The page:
How much can you really learn about a three hour film in a two and a half minute trailer? Let’s find out…


As many social media users point out, the next two weeks will determine if the upcoming James Bond film No Time To Die becomes a great movie or a great meme. On August 24, during the CinemaCon event in Las Vegas, MGM’s Michael De Luca screened nine unseen minutes of the pre-credits sequence of the film and assured attendants that the film will be released for good on October 8 in the United States and a week earlier worldwide, on September 30.

The promotional machine ramped up once again in the following days with different kind of posts on the official James Bond Twitter account (@007) and announcing the booking of the Royal Albert Hall to celebrate the film’s premiere on September 28. Two trailers were surprisingly released on August 31 which was followed by ads from sponsors such as DHL, Smirnoff and Globe Trotter. Meanwhile, an article by Variety insisted that another delay could take place as MGM insiders are worried about the film not meeting the expected box-office numbers. Will we get the film? Do we risk another delay?

At this point, no-one can be sure, but even a poorly financial Bond film can make a better impression than a meme-able Bond film. The five John Glen-directed films of the franchise (three with Roger Moore, two with Timothy Dalton) from the 1980s were among the least lucrative outings featuring Ian Fleming’s spy, yet they tend to be generously remembered by fans forty years on.

But here we go to the trailers…

The Protégé: Maggie Q Serves Up Some Ultimate Lessons in Revenge

Final US Trailer

In early morning hours of August 31, 2021 (noon GMT, for reference) a “Final US Trailer” for No Time To Die appeared on YouTube. The link was rapidly spread on forums and social media while there was still no word about it on the official Bond social channels. Soon enough, the video was labeled as “private” by the community managers of the Bond accounts, only to be formally made accessible and shared by the accounts some hours later, followed of the international version (which will be analyzed later).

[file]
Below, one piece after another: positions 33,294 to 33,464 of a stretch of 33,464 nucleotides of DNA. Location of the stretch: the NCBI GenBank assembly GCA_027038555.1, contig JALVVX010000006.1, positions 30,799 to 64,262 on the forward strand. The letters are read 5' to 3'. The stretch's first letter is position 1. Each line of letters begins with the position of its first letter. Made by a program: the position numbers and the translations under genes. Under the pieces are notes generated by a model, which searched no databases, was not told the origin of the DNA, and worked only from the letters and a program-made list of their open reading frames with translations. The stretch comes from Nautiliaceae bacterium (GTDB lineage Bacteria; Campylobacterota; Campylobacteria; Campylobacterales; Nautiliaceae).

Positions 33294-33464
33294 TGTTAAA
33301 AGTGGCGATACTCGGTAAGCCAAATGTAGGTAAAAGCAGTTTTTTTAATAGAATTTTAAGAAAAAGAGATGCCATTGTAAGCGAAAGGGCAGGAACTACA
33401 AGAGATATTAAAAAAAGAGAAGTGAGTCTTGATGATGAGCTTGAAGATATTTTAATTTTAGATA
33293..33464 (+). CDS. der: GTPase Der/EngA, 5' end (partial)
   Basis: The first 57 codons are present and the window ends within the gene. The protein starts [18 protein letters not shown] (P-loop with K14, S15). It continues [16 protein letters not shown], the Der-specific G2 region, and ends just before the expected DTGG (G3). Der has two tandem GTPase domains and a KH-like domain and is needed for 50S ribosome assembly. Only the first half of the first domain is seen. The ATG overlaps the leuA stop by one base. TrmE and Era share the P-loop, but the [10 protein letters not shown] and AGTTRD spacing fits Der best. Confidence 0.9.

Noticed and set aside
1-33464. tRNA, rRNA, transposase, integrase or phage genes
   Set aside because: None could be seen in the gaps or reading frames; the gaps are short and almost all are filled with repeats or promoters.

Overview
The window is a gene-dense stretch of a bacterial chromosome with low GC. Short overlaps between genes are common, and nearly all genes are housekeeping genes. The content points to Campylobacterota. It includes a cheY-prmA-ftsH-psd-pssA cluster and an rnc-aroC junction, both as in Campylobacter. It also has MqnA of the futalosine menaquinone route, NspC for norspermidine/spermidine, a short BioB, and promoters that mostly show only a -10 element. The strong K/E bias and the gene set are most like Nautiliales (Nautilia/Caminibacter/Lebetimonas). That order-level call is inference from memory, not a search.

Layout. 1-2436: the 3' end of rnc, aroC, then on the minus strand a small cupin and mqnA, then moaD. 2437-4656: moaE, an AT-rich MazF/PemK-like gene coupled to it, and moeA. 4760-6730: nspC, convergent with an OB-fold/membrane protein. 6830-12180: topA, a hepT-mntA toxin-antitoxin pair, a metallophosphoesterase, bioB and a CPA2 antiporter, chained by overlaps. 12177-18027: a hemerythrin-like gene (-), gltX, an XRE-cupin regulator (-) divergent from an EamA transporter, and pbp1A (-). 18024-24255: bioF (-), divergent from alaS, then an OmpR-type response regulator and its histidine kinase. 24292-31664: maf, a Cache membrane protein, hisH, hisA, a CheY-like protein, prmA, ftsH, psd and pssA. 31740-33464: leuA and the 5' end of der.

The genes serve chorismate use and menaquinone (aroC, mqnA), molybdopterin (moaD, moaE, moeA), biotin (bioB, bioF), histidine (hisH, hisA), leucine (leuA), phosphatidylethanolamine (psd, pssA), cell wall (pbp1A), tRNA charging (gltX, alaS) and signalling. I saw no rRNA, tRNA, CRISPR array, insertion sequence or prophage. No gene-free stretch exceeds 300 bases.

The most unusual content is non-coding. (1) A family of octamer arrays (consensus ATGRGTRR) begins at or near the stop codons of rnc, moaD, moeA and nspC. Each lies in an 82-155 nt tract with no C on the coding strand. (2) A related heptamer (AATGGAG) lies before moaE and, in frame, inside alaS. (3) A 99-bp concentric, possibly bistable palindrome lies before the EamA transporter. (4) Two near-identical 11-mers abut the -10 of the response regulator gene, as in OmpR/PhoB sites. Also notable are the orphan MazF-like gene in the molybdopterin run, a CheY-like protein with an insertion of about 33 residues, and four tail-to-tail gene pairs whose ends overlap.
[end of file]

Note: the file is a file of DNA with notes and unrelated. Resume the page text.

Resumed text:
Interestingly, this US trailer begins with highlights of the earlier adventures starring Daniel Craig as James Bond and dialogues from those films. In a less flamboyant way, it reminds us to the theatrical trailers of You Only Live Twice which showed footage of Dr. No, From Russia With Love, Goldfinger and Thunderball as we read the words: “First, then, next, last” referring to each of these movies. It is important to note this, because no trailer referred a previous movie so directly since 1967, treating every other production as a standalone adventure for Ian Fleming’s secret agent.

In this No Time To Die promotion, we are teased with captions that “every mission and every sacrifice has led him to this”, and there is where the footage for the 25th Bond film kicks in, with an opaque birds-eye shot of London. The content of these captions is ironic, because back in 2015 a few TV spots made to promote SPECTRE also announced that “everything led to this”, but as we all know, Barbara Broccoli took over two years to convince Daniel Craig to return for the role of 007 and the man finally said yes on August 2017, expecting to go “on a high note”.

This trailer reveals an important plot point regarding the main motivations of villain Safin (Rami Malek), as M (Ralph Fiennes) complains to Bond that now enemies are “dust floating in the ether”. An observation by the secret agent gives us another hint: “the people become the weapon”. This is indeed a very relevant subject to deal with in the times of coronavirus, yet it is not completely new in the franchise as On Her Majesty’s Secret Service (both the 1963 novel and 1969 film) dealt with a villain that brainwashed patients in his clinic to spread a virus that provokes “total infertility” to harm the livestock of Britain and/or the world, depending on the format.

While much of the dialogue is a rehash of what we have previously heard in other promos, Safin describes that Bond is “in love with Madeleine Swann” so he can be “speaking to his own reflection”. As it frequently happens with the trailers, dialogues and scenes are taken out of context to mislead the viewer, but if this is not the case, we can infer that there’s a reason for Safin to also being in love with Léa Seydoux’s character or needing her for his plans. Footage is also seen of this villain stalking her in her childhood days over a desolated village in Norway, so, for a reason -either for love or “business”- Safin wants Swann. And he also notes that for Bond, “life is all about leaving something behind”, a clear reference to the deaths of Vesper Lynd in Casino Royale and Judi Dench’s M in Skyfall.